The Danner Free Spirit boots are intended to evoke the days of yore, when boots were made for walking, and the skies were wide and free... or something like that anyway. That said, there’s a decidedly modern theme running alongside the retro schtick, with technical materials rubbing shoulders with suede and tri-density open-cell polyurethane. But can the Danner Free Spirit boots deliver practicality as well as good looks, to be considered one of today's best hiking boots for men? Read on for the full Danner Free Spirit boot review to find out…
Danner Free Spirit hiking boot review: design and build
The first impression of the Danner Free Spirit boot is that it is retro indeed, combining durable suede with lightweight textile panels – both in a nod to the past, but also plenty of practicality in the present. The ankle is deeply padded in a comforting way, and the five metal lace loops set into the suede capture both an older style of boot, as well as the laces themselves, of which you get two sets with the boots - one flat, one round. A slight oddity is the stitch-down construction method of the heel, which Danner claims aids stability, but certainly adds to the distinctive look.
While there’s plenty of the old-school in the design language of the Danner Free Spirit boots, thanks partly to the brown suede and green mesh colourway, there’s also more modern materials on show too. The inevitable Gore-Tex liner is present and correct, as is a tri-density OrthoLite footbed for extra comfort. The midsole isn’t as old-school as you might expect, with a dual-density that's firmer around the edges for stability and softer in the middle for improved traction, at least in theory. Finally, a Vibram Overlook outsole with Megagrip technology graces the underside, promising decent grip via a complex pattern of triangle lugs.
Danner Free Spirit hiking boot review: comfort and performance
Comfort levels are excellent out of the box, thanks to the suede/mesh combination, the mesh panels across the toe area and around the ankle bone allowing wide movement without needing to be broken in. There’s extra flex built into the top of the ankle above the heel, the achilles area, but still plenty of support around the rest of the ankle. Indeed, support levels are those of a much more robust boot, old-school lacing allowing easy tightening throughout the length of the foot, and a surprisingly stiff sole unit doing solid duty on the underside. That stiffness is also aided by the stitched heel - maybe not by the stitching itself, but the protective mini plastic heel rand certainly delivers. The Danner Free Spirit boot feels light in the hand and on the foot too, in spite of weighing in at 525 grams per boot - no heavyweight, but not featherlight either.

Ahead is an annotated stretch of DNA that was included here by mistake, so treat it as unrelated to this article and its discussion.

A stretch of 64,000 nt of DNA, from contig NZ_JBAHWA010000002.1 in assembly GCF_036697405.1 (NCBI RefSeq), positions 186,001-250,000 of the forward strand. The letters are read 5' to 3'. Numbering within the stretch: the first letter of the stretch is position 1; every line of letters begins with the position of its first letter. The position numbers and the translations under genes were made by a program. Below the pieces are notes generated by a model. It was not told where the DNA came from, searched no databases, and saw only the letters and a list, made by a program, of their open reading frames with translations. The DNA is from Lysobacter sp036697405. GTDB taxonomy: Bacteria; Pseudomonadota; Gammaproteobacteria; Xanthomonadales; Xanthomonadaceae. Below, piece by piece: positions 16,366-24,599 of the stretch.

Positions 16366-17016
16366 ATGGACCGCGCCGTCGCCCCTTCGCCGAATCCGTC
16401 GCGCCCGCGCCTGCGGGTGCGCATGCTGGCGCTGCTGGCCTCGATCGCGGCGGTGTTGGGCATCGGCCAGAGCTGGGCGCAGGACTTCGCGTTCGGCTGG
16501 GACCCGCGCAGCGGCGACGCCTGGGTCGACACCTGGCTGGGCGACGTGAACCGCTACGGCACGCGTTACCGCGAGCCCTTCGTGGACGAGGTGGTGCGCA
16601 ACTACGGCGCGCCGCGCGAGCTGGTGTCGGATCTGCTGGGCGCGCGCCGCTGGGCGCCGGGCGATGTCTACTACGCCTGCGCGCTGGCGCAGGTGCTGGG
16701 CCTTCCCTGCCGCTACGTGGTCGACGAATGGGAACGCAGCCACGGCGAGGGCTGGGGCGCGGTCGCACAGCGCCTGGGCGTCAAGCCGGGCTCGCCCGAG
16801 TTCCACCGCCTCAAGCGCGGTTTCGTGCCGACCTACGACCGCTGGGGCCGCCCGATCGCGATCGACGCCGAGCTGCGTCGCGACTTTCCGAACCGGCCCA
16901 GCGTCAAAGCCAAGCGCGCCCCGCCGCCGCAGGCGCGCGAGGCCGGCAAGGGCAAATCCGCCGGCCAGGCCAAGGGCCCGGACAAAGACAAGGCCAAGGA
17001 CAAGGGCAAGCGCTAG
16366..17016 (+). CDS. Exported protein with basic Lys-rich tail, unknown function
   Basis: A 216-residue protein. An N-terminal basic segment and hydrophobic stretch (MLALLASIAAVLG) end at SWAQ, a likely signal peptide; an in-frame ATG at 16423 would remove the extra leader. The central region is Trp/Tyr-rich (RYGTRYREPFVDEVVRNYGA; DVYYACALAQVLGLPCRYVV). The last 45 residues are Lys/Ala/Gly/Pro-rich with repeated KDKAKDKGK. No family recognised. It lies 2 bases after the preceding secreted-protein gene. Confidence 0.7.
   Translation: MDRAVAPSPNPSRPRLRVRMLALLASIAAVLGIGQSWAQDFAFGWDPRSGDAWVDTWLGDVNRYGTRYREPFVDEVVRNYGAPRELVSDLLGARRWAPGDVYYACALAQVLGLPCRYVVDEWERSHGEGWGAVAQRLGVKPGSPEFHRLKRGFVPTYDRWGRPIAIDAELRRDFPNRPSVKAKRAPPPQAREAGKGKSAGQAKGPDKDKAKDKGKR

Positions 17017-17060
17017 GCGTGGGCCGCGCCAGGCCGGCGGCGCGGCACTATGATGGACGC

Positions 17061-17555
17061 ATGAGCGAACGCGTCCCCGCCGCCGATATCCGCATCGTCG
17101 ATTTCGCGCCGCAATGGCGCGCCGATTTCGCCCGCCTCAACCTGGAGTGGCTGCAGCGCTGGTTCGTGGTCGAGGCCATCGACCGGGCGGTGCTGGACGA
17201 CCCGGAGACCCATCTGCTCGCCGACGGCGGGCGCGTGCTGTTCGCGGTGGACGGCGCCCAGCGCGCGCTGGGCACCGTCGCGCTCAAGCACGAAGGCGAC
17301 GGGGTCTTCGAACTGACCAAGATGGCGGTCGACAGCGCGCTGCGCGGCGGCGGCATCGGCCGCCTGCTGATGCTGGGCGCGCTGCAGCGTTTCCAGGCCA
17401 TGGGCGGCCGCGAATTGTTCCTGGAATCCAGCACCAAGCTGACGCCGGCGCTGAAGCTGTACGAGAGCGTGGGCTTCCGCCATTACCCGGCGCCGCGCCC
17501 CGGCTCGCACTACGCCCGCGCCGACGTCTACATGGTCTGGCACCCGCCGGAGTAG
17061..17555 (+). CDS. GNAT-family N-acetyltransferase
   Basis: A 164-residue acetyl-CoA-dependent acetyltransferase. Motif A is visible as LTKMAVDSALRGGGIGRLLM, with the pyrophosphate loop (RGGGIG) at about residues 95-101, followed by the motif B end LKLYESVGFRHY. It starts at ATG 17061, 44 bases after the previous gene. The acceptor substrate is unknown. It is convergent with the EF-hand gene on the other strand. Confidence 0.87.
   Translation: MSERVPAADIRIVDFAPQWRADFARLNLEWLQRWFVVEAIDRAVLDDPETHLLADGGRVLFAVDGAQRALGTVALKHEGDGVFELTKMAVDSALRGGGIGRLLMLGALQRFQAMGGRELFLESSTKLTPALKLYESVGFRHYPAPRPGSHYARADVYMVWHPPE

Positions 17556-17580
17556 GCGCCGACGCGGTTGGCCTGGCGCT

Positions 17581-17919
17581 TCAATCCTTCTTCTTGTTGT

The actual undersole is a slightly mixed bag, but it’s certainly not the fault of the Vibram Megagrip, which is sticky as ever. We’d never have thought it, but the softer central part of the midsole does indeed feel more positive and grippy than the outside, which is great on uneven, rocky surfaces like a boulder-y path. Megagrip is very much at home on rock and hard surfaces too, so hillside paths to city streets alike, you’re in good hands. The difficulty comes on slicker, organic surfaces, where the low-profile tread can struggle to maintain traction in some situations. To be fair to Danner, most boots will struggle with steep wet grass at some point/angle, so the fact that these do too isn’t surprising, but the minimalist tread of the Danner Free Spirit does encourage it slightly more than more aggressive lugs.
Danner Free Spirit hiking boot review: verdict
Danner has intentionally designed the Danner Free Spirit boot to be something of a lifestyle crossover, and indeed directly references this in the marketing materials. That’s no bad thing, and certainly not unusual for outdoor brands, assuming there’s no compromise on performance. To be fair, Danner has managed a good balance here, there’s a lot of solid build quality underneath the retro looks, and the Gore-Tex and Megagrip are just as performant here as in any other boot. With a deeper, more aggressive tread pattern it would be more of an all-rounder boot, but it would lose the clean lines and retro cool that are clearly a core part of the design language.
Overall though, there’s a lot of positives to the Danner Free Spirit boot, whether you take a lifestyle or entirely technical standpoint. Or, to put it another way, if you're looking for a retro walking boot that actually delivers, you’re in the right place…